From care and handling best practices to employee recruitment tools, AFE partners with florists to solve industry challenges and invest in future industry success—all of which helps their businesses thrive.
By Julie Martens Forney
Where do you find inspiration? As a business owner in a creative field, you need a steady source of innovation and market research to give you a competitive edge and positively impact your bottom line. You’ll find all that—and more—when you team up with the American Floral Endowment (AFE).
AFE is a unique industry partnership that supports the flower industry, helping florist businesses like yours build a legacy of success. For 60 years, the Endowment has been strategically serving the industry by funding cutting-edge production and care and handling research, as well as helping to develop the next generation of leaders.
Lori Wheat, AAF, a third-generation florist, is a long-time AFE supporter. “I’ve known about AFE my entire career,” she says. Wheat heads financial operations, marketing and merchandising at the family business, Lafayette Florist, Gift Shop & Garden Center in Lafayette, Colo. “I think about AFE as another support system for my business—like a trusted CPA or other professional who gives me advice.”
Research Programs Solve Problems
The Endowment is perhaps best known for funding research that improves flower and plant quality and longevity. “One example that has always stuck with me is that drip irrigation was a result of an AFE-funded research project,” says David Boulton, AAF, PFCI, owner of Flowers by George in Arlington, Va. He’s also a member of the Endowment Board of Trustees.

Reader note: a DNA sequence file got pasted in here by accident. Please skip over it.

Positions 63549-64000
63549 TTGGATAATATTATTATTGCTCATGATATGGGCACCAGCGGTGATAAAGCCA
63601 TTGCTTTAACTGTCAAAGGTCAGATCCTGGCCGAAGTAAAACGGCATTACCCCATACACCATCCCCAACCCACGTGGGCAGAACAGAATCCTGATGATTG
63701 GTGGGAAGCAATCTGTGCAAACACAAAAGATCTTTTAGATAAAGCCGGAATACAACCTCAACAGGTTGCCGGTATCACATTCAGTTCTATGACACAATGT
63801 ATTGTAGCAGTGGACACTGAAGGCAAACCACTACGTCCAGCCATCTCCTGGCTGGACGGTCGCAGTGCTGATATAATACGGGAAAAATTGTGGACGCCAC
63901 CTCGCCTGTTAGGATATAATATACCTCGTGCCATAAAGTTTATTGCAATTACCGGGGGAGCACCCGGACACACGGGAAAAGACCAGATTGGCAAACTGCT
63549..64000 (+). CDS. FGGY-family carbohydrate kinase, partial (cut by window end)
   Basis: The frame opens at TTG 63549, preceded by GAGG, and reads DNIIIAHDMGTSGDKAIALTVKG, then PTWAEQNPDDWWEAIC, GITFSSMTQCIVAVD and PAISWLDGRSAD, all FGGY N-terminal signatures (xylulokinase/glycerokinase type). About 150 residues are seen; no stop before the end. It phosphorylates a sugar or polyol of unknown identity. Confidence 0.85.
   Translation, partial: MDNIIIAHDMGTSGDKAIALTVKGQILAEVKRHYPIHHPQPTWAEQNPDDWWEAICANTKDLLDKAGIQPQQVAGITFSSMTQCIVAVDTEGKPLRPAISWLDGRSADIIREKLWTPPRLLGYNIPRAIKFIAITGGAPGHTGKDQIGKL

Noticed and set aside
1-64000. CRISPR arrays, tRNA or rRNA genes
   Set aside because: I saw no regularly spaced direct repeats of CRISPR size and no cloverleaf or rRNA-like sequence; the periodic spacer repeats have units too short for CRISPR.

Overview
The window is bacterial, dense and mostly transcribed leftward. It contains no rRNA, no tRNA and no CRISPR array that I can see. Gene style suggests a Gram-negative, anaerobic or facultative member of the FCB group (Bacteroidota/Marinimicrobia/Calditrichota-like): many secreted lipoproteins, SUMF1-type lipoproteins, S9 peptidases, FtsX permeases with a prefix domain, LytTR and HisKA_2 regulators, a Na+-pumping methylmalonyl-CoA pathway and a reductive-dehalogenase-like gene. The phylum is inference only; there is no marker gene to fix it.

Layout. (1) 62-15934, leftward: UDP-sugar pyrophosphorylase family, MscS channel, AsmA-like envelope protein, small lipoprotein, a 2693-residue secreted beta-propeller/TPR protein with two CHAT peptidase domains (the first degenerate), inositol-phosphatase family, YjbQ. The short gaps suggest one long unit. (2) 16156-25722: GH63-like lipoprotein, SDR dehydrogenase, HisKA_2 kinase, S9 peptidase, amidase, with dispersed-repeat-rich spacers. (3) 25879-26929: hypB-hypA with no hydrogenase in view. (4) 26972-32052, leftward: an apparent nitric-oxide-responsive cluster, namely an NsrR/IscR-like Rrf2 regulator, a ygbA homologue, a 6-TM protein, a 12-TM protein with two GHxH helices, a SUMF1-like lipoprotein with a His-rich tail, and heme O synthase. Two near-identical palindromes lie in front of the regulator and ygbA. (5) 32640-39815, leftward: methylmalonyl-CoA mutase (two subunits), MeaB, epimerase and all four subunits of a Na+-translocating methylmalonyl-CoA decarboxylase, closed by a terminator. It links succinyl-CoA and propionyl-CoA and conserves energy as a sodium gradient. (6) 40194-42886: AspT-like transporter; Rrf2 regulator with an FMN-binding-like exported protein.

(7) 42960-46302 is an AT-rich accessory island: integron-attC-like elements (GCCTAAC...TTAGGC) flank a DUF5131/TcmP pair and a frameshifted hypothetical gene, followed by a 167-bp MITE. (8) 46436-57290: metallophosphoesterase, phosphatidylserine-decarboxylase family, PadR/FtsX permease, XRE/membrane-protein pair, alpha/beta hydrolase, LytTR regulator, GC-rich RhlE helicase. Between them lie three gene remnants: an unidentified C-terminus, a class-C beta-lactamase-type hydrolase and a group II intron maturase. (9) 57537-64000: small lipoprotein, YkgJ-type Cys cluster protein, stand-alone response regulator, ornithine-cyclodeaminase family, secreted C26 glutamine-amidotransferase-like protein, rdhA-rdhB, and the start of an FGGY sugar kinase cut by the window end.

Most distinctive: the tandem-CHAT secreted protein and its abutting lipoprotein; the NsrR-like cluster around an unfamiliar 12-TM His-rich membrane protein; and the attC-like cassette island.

“Drip irrigation is used in so many ways all over the world now, whether in a greenhouse setting even along Main Street USA where drip irrigation waters hanging baskets,” he adds. “As a retail florist, I support AFE, knowing that all the good work it does on behalf of the entire floral industry will trickle down to retail florists and, eventually, consumers.”
Wheat also counts on Endowment-funded research to help her business. “I’m always surprised at how much AFE does. Just as I think of what’s keeping me up at night, AFE is working on solutions,” she says. Lafayette Florist has used AFE research for decades.
Wheat encourages retail florists to use the Endowment’s research and resources to ensure their flowers and plants are at their best. She follows the AFE Facebook page, which has links to important industry topics, including posts from the Floral Marketing Fund (floralmarketingfund.org), a separate entity that was created by Trustees of AFE in 2008, that focuses on consumer preferences and marketing research. “We’ve used information on those studies for targeting millennials and growing our sympathy business. These tools help new and established businesses,” Wheat concludes.
Looking for Labor Solutions
Currently labor shortages are impacting every size of floral business. AFE’s answer to the labor crisis? Scholarship and internship programs. By annually funding more than 30 university student scholarships and three internship programs, the Endowment helps support and train students in every area of the flower industry, including retail, production, and wholesale and allied trades. “It’s exciting to see young students interested in careers with the floral industry, at any level,” Boulton says.